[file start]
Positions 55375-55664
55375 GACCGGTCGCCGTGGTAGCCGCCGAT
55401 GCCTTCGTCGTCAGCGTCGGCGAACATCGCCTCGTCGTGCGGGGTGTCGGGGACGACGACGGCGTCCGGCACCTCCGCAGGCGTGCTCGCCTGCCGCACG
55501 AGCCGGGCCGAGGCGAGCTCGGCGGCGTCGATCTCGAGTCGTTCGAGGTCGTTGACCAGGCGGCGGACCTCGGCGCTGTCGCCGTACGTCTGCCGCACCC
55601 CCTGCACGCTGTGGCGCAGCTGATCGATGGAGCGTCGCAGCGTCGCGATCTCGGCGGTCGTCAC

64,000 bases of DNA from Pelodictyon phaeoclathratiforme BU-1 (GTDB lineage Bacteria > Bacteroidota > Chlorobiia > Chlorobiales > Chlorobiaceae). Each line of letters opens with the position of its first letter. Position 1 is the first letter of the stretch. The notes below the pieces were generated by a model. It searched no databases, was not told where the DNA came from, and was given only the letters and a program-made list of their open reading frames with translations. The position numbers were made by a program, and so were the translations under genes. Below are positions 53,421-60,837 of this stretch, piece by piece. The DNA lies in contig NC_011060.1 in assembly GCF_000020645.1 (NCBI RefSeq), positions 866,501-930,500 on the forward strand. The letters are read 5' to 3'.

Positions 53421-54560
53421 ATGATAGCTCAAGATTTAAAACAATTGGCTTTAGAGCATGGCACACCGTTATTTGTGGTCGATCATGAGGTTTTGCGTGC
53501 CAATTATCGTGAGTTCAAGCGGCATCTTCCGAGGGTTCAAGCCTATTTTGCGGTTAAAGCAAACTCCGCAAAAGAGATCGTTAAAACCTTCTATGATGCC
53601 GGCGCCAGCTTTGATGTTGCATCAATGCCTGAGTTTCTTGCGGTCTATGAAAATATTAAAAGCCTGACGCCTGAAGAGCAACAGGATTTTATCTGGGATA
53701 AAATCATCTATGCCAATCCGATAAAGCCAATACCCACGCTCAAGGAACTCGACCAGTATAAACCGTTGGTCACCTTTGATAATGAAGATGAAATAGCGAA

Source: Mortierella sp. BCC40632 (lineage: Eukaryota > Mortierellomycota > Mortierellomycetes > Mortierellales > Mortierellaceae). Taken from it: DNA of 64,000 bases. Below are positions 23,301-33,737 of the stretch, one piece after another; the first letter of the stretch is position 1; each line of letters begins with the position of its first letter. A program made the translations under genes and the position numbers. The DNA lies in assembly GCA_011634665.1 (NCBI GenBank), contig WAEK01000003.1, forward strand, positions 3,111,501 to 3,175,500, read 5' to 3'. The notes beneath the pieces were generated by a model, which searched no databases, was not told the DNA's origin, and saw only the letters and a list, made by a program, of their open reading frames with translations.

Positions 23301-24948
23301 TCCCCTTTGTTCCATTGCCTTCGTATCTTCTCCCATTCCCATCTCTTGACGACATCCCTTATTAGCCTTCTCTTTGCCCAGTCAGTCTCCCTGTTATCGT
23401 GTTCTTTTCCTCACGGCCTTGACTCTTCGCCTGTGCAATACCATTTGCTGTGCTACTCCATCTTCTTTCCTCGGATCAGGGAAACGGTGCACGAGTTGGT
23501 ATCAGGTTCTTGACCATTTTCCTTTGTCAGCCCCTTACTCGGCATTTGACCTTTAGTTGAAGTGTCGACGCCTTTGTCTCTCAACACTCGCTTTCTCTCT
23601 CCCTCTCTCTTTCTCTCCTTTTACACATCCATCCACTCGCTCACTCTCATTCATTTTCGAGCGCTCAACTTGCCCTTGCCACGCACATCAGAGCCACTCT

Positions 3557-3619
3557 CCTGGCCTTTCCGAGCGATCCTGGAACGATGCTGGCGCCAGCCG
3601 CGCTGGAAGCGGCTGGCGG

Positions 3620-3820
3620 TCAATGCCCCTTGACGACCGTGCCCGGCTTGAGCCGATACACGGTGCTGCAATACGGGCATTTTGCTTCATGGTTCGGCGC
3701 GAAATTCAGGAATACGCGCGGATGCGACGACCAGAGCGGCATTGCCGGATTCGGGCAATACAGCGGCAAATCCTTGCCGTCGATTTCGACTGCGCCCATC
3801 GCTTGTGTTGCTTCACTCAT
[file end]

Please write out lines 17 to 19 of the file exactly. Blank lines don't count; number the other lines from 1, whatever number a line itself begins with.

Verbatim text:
23601 CCCTCTCTCTTTCTCTCCTTTTACACATCCATCCACTCGCTCACTCTCATTCATTTTCGAGCGCTCAACTTGCCCTTGCCACGCACATCAGAGCCACTCT

Positions 3557-3619
3557 CCTGGCCTTTCCGAGCGATCCTGGAACGATGCTGGCGCCAGCCG